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Construction on $1.4B Vancouver Bridge Underway

Friday, July 16, 2021

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In recent reports, it has been recognized that visual progress is being made at Vancouver’s $1.377 billion Pattullo Bridge replacement project, as there has been continuous construction onsite.

The new bridge is slated to open sometime in 2024, at which point the contractor, Fraser Crossing Partners—a joint partnership between Acciona Infrastructure Canada and Aecon Group Inc. —will work to demolish the existing seismically vulnerable structure.

Pattullo Bridge History

Originally constructed in 1937 by Dominion Bridge Company of Montréal, Québec, and designed by William George Swan, the Pattullo Bridge is touted as a continuous metal arch and suspended deck structure, with a rivet-connect warren through truss, complete with metal fixed and approach spans.

The structure’s main span measures 438 feet (133.5 meters), while the total structure measures 4,007 feet. According to, the bridge is one of the largest and oldest bridges remaining in Greater Vancouver, having no major alterations to the arch or deck truss spans.

The bridge was last rehabilitated in 2009 and was later deemed a seismically vulnerable structure, with officials predicting that the bridge would not be able to withstand a modest earthquake, powerful windstorm, or even a ship strike.

Given the severity of the issues even over the interim, an advance seismic and wind warning system was installed on the bridge in early 2020 as a safety measure for the bridge’s remaining short life.

The bridge replacement project was previously a TransLink (the authority who owns and maintains the structure) spearheaded and funded project, but the provincial government decided to take it over to allow the public transit authority to better focus on its transit expansion priorities.

Replacement Action, Next Steps

In May of last year, Fraser Crossing Partners released renderings of the new bridge, revealing a single 170-meter-tall suspension tower, measuring 330 meters long and includes a reduction of four in-water piers, which plan to reduce construction activities in the river, further allowing for safer vessel navigation and a reduced environmental footprint.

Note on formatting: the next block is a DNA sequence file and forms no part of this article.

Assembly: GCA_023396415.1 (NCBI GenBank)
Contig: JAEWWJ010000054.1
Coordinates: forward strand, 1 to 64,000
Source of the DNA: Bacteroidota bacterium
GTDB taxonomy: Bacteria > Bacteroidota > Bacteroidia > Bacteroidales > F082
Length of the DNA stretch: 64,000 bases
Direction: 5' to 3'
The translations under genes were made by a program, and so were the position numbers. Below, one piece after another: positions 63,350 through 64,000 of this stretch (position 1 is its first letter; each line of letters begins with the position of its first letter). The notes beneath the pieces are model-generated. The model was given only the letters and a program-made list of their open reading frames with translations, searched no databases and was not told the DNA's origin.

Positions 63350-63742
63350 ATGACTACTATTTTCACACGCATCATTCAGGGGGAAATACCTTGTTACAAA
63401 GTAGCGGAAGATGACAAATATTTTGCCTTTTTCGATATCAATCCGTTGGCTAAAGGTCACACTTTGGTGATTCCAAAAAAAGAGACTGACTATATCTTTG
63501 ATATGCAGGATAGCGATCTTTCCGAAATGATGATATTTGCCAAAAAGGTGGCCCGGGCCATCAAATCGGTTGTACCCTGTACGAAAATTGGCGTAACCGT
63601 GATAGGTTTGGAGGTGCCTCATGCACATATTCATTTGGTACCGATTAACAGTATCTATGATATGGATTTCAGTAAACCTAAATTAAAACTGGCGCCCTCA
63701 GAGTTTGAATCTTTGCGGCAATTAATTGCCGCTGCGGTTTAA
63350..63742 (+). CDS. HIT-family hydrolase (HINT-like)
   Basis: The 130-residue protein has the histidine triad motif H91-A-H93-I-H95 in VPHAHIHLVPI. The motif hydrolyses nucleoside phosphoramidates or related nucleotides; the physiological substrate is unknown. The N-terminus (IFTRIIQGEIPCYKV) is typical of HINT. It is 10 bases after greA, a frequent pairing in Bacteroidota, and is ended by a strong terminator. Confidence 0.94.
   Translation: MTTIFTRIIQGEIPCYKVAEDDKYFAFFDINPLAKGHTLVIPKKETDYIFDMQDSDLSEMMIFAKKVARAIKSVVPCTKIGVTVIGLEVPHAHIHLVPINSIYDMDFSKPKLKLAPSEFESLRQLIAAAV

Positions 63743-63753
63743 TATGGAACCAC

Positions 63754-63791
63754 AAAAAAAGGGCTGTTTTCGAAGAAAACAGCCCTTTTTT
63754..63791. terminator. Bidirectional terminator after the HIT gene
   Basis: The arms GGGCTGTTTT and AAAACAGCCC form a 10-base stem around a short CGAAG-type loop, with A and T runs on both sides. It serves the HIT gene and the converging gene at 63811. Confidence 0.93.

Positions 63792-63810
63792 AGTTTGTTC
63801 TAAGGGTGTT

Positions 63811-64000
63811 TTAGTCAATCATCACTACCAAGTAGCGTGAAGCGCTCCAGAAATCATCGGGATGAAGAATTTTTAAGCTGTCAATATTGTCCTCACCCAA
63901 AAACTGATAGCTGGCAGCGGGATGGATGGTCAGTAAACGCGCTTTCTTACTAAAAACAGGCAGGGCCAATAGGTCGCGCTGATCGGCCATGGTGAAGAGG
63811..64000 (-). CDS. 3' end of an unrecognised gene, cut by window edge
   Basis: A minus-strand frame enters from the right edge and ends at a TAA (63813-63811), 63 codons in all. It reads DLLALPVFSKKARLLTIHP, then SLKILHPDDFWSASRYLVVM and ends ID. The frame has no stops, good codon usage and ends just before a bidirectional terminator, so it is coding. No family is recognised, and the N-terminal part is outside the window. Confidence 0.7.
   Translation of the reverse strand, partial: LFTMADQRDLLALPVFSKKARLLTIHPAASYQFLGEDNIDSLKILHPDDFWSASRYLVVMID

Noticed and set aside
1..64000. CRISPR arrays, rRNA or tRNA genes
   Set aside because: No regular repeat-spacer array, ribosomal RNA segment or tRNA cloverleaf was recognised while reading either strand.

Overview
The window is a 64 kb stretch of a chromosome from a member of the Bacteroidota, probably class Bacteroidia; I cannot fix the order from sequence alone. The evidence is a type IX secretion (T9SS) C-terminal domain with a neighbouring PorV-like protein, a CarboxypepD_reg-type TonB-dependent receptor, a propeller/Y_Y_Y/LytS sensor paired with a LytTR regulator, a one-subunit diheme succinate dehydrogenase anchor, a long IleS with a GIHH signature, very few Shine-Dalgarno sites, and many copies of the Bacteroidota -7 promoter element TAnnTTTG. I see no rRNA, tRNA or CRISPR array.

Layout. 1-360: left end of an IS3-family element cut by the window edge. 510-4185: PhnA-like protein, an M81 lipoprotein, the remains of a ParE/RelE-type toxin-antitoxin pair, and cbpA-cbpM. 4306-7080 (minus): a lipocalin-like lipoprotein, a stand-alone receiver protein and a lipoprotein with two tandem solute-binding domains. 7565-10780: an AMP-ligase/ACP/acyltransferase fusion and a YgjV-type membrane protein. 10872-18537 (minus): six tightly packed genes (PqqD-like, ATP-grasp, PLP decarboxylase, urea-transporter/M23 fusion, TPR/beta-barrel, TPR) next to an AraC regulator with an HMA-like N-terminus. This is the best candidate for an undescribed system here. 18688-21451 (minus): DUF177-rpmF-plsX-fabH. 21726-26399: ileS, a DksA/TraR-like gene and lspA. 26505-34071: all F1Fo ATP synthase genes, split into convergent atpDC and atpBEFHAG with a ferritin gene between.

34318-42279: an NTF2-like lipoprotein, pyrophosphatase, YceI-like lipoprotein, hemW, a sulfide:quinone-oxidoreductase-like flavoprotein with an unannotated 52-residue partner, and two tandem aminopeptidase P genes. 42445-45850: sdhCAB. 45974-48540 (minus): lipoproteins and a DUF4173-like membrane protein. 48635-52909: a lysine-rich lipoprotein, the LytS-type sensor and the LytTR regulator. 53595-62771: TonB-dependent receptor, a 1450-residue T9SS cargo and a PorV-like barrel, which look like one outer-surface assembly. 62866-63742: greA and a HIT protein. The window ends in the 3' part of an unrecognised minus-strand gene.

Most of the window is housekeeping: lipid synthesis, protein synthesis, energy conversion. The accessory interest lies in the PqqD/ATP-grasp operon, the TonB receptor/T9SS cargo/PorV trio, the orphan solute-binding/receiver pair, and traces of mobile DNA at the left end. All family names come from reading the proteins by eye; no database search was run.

Renderings also revealed that the structure would have four wider travel lanes for vehicles—with a concrete barrier separating travel directions—and pathways for pedestrians and cyclists on both sides of the bridge. Once completed, there are also plans to install a suicide prevention fencing system.

In the future, the bridge will also have the ability to be expanded to six travel lanes for vehicles through a bridge deck conversion space for pedestrians and cyclists into an additional travel lane in each direction. Under this configuration, a cantilevered deck would be added to the sides of the bridge to create new replacement pathways for pedestrians and cyclists.

By February of this year, work on the bridge’s foundations was launched. This was reported to have involved crews placing rock for bridge foundation protection and pile installation. During this time, the in-river work was regulated by federal government’s Fisheries and Oceans Canada department to minimize the impact to fish and fish habitat.

At the time, the bridge was expected to open by 2023, however, that was later pushed to 2024 after foundation efforts were temporarily paused to protect fish and habitat, following Fisheries and Oceans Canada regulations.

“Onsite investigative work and permitting processes have taken longer than anticipated due to the complexities of the project and challenges presented by the COVID-19 pandemic,” read a bulletin posted by the provincial government at the time. “The project team is reviewing options to mitigate the delay and have the bridge open as early as possible.”

In April, the project officially entered into its construction phase which included on-land bridge foundations in New Westminster and Surrey. Existing roadway network connections on either end of the bridge were also slated to be improved at that time.

Most recently, the Daily Hive reported that visual progress could be witnessed on the structure after the contractor officially resumed work on the foundations of the suspension bridge’s single tower in the Fraser River, initiating the start of major construction in late June.

Once foundation work has commenced, crews are slated to start on the formwork and concrete pours for the tower. This month, on-land foundation work in Surrey will also begin for the bridge approach structures. This will continue throughout 2021 and into 2022 on all foundations for the new bridge.

The provincial government is funding the project, which it will own upon completion, after it made a decision in 2018 to take over the project to allow TransLink to focus on its public transit expansion.


Tagged categories: Bridges; Bridges; Construction; Contractors; Contracts; Infrastructure; NA; North America; Ongoing projects; Program/Project Management; Project Management; Transportation

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